Planning Commission briefs

July 13, 2004|by TARA REILLY

Historic house may be demolished

An historic house on Old National Pike near Boonsboro that dates back to the late 18th or early 19th century might be demolished.

The Washington County Planning Commission on Monday night voted unanimously to recommend that the county issue a demolition permit to property owner Todd Easterday to raze the house at 6633 Old National Pike, east of Boonsboro.

The demolition proposal has spurred opposition from the Washington County Historic District Commission, which voted on May 5 to recommend that the demolition permit be denied.

According to a report by Historic Commission member Merry Stinson, the 11/2-story house was an "early settlement period" log house that was expanded throughout the 19th century.


The Planning Commission said it didn't have the authority to deny the permit and that the demolition probably would go ahead regardless of its decision Monday night.

Plumbing business site plan OK'd

The Washington County Planning Commission on Monday approved a site plan for a plumbing business on Welty Church Road.

The property is owned by Donald and Joellen Pryor, according to a planning document. The name of the business is Donald Pryor & Sons Plumbing.

Site plan for carwash approved

An unattended carwash is headed to Virginia Avenue in Halfway.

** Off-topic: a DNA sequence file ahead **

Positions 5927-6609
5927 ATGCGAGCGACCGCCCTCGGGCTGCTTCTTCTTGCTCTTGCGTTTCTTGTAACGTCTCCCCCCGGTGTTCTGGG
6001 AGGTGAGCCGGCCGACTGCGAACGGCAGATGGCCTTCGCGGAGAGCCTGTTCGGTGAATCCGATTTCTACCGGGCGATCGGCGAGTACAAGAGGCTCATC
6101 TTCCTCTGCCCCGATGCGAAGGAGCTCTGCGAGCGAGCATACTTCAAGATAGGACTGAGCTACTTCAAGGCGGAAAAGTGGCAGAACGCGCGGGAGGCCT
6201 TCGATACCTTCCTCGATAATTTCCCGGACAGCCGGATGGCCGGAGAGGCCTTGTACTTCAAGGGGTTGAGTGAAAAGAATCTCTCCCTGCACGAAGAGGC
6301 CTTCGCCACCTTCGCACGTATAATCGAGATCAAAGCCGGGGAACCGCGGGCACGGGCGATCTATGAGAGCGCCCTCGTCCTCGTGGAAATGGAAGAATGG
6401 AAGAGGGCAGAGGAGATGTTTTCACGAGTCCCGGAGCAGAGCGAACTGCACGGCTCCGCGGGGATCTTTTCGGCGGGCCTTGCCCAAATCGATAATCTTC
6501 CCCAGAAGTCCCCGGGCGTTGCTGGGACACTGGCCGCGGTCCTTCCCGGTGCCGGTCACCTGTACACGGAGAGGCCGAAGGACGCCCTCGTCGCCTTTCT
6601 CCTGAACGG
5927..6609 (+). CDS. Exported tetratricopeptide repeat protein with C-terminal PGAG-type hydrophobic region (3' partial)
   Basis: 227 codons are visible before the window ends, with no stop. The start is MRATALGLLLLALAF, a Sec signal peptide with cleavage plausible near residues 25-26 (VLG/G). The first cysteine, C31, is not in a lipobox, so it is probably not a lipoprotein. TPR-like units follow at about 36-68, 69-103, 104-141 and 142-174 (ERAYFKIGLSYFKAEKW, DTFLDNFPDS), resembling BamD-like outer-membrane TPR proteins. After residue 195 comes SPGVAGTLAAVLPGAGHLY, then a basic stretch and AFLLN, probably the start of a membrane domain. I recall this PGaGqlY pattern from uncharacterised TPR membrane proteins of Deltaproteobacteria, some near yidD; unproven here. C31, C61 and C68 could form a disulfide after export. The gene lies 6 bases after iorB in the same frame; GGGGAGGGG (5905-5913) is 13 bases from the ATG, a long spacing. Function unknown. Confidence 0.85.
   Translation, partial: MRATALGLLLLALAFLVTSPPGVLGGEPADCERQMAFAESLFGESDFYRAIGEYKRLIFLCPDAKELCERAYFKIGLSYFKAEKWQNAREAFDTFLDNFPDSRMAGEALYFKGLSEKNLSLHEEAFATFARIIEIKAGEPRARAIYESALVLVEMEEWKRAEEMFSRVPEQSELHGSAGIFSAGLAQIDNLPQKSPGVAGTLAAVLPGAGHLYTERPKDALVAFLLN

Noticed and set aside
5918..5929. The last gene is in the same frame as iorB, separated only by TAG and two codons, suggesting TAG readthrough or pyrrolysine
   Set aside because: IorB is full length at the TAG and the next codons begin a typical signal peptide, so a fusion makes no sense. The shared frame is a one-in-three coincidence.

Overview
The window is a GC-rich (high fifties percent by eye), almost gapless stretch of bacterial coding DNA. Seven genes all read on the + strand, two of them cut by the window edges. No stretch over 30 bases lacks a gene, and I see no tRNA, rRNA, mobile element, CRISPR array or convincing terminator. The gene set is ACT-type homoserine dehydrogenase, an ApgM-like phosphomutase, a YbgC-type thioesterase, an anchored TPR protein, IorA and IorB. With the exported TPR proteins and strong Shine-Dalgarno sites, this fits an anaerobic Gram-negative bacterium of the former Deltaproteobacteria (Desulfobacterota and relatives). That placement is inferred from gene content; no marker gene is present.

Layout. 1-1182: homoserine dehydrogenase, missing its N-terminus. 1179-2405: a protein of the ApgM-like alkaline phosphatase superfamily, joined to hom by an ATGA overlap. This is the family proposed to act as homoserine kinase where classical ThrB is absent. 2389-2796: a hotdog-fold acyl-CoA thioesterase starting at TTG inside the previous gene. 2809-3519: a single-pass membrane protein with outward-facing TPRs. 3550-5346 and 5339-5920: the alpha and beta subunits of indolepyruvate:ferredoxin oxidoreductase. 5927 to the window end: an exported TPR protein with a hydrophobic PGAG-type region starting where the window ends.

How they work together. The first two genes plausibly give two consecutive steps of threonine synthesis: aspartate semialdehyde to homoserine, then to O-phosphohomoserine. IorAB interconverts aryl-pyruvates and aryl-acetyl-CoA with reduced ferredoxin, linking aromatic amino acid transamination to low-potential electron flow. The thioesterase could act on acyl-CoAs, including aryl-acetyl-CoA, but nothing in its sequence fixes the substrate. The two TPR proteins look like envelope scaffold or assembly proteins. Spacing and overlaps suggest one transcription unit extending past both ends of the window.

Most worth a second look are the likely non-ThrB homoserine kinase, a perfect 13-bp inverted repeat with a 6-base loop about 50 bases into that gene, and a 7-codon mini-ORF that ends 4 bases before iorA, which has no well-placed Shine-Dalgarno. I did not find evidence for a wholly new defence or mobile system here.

The Washington County Planning Commission approved the site plan for Valley Car Wash at Monday night's meeting.

Todd Snook is building the carwash on the property, which is zoned business general.

Cellular tower gets the go-ahead

An 80-foot cellular tower got the green light at Monday night's Washington County Planning Commission meeting.

The Planning Commission approved the site plan for the monopole tower on the south side of Keep Tryst Road in southern Washington County.

Omnipoint Communications is building the tower, which will be camouflaged, and its antennas will be built inside the pole. The pole will also be painted to blend in with its surroundings, according to the cell company. Omnipoint Communications is a subsidiary of T-Mobile Wireless, USA.

No lighting is proposed for the tower, according to a Board of Zoning Appeals for Washington County ruling.

The Board of Zoning Appeals on March 18 granted an exception to Omnipoint Communications so the tower could be built. The appeals ruling states the tower will fill a more than 3-mile coverage gap in cellular service.

"'Gaps'" in local cellular coverage are costly, inconvenient and potentially hazardous to the community," the ruling states.

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